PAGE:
Earlier, the Brennan Center published Emily Berman’s report, Domestic Intelligence: New Powers, New Risks, in which she proposes changes to the guidelines for domestic surveillance – primarily by the FBI, but in general as well. You should read it, as she makes cogent and clear arguments while providing a great overview of current and historic domestic surveillance and intelligence gathering policy.

“…[U]nless the [Guidelines for Domestic FBI Operations] effectively enable law enforcement to counter the terrorist threat, the risks they pose to civil liberties are too high. It is therefore also critical to know how the Guidelines are being administered and whether they are effective.”

The report contains clear charts comparing and contrasting policy changes from the 1976 Levi Guidelines through changes under Ashcroft. It then moves to the current Attorney General’s Guidelines For Domestic FBI Operations, which Berman states includes practices and procedures that would have Libertarians quivering with anger.

Berman states that the potential is strong under current guidelines for invasion of privacy, disincentives against protected speech, racial profiling and excessive collection. Then she questions whether all this is even effective in the stated purpose of gathering homeland security intelligence.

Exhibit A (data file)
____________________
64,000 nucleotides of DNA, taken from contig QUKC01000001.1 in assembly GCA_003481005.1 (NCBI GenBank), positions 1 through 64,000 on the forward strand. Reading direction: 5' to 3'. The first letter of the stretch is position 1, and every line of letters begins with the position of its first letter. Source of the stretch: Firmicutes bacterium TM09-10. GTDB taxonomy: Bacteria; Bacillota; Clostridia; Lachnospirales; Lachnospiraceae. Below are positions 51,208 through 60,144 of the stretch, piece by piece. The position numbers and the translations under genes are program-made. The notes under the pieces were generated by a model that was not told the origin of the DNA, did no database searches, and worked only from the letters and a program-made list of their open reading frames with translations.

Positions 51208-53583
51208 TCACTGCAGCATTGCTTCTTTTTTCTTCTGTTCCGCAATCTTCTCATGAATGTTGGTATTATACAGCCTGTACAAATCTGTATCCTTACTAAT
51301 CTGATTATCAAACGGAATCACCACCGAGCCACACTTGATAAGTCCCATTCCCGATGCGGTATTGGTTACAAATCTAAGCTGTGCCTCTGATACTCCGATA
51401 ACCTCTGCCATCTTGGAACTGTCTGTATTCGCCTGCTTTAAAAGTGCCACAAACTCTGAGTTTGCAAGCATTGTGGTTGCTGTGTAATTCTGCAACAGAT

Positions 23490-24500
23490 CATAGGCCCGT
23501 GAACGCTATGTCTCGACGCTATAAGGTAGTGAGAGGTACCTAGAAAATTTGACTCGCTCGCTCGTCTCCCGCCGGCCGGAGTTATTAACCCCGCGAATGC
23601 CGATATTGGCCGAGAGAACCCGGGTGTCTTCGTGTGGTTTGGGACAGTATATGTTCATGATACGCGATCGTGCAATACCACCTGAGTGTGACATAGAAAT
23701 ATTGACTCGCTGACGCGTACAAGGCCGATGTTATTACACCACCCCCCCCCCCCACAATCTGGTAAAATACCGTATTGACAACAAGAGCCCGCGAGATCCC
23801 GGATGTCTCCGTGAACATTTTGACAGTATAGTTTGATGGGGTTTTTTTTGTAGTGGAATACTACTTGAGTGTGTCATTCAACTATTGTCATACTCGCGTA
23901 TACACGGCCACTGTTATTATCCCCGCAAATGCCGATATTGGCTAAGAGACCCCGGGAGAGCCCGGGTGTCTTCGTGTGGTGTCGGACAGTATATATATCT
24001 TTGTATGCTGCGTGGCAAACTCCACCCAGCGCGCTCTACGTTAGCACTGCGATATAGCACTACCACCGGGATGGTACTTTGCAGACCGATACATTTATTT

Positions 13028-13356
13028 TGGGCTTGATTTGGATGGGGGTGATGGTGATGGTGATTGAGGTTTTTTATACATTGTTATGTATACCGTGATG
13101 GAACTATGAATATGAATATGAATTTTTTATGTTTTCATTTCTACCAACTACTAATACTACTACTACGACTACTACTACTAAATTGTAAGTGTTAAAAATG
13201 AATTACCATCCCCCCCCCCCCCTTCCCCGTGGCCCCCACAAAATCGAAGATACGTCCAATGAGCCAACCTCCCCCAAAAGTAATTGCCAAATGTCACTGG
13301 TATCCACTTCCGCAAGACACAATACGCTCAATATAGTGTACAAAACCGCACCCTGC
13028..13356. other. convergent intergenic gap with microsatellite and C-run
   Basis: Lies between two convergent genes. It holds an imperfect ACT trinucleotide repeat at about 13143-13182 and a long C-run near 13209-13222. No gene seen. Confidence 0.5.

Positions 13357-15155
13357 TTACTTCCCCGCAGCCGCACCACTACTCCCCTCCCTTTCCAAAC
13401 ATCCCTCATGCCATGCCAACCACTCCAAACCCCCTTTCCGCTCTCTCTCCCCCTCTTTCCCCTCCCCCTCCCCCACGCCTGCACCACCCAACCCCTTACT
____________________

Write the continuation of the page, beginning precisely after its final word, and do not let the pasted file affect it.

Ultimately the report calls for more clear guidelines overseeing a wide range of surveillance techniques, and while recognizing that we cannot know the extent of such surveillance, civil libertarians, groups concerned about overzealous surveillance (particularly of Islamic groups) believe that there must be new and more specific guidelines.

The report makes two catagories of suggestions for guideline modification which Berman avers will be “relatively easy” to implement. The first is for enhanced procedural mechanisms to ensure oversight of the guidelines’ effectiveness and use, which sounds reasonable enough.

The second suggestion is also relatively easy to implement – if, by “relatively easy” you mean: